Pursuant to s.13(1)(d) of the Broadcasting Act 1989, the Authority orders Television New Zealand Ltd to pay to BA the sum of $1,500 within one month of the date of the decision by way of compensation for breach of her privacy.

The order for the payment of compensation shall be enforceable in the Invercargill District Court.

Signed for and on behalf of the Authority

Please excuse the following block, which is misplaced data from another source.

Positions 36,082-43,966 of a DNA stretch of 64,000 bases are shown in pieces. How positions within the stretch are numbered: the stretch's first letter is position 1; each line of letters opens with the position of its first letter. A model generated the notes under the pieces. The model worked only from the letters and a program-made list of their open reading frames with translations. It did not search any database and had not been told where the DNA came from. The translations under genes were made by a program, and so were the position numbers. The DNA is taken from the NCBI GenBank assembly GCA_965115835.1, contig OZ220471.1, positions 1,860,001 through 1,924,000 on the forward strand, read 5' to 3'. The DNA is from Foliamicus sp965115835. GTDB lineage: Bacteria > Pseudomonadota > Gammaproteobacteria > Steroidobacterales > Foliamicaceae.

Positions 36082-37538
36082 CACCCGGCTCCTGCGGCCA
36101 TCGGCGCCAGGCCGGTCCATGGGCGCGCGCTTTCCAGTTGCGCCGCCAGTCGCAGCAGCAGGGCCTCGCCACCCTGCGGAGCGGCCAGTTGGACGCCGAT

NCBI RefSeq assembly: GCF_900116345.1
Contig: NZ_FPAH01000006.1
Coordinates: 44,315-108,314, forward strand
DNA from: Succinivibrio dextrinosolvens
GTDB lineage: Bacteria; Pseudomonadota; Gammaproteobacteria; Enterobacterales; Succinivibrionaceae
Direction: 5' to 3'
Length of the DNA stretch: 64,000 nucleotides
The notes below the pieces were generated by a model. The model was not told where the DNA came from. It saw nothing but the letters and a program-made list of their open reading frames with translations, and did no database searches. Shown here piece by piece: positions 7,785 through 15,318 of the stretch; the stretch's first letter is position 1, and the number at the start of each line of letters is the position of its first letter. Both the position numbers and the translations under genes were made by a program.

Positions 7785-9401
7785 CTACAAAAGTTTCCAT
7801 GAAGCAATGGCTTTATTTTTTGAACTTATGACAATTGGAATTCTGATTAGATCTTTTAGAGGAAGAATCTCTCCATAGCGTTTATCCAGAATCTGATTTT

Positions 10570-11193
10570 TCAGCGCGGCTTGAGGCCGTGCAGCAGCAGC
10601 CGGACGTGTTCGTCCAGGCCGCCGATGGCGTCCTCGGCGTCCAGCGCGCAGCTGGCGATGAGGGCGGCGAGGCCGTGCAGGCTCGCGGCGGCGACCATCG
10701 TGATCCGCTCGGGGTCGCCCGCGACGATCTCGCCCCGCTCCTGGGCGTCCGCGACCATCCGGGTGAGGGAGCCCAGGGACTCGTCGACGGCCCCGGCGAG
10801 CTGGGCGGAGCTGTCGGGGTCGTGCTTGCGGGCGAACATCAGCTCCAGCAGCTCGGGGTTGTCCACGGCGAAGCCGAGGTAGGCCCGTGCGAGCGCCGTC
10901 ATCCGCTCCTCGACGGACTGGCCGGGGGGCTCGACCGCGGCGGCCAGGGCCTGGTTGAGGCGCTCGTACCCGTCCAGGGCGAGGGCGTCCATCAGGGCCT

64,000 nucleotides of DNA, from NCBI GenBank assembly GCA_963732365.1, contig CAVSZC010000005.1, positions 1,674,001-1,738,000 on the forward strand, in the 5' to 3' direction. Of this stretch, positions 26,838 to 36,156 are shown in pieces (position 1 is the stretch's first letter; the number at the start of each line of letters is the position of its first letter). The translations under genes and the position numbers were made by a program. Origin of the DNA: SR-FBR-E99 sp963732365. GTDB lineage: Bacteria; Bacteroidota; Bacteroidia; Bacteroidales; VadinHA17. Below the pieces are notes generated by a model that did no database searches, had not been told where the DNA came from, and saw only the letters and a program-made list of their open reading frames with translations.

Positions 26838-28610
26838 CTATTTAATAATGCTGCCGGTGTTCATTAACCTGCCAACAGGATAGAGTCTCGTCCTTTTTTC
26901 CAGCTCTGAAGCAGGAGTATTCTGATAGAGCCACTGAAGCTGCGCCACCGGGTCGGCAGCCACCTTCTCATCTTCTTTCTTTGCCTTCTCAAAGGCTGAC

Joanne Morris
17 June 2004


The following correspondence was received and considered by the Authority when it determined this complaint:

  1.    BA’s Formal Complaint to the Broadcasting Standards Authority – 18 November 2003
  2.    TVNZ’s Response to the Broadcasting Standards Authority – 12 December 2003
  3.    BA’s Final Comment – 5 February 2004
  4.    TVNZ’s Submission in regard to an Order – 14 May 2004
  5.    BA’s Submission in regard to an Order – 3 June 2004

1Medical Practitioners Disciplinary Tribunal Decision No: 266/03/109D
2CA101/03 PDF317.33 KB, 25 March 2004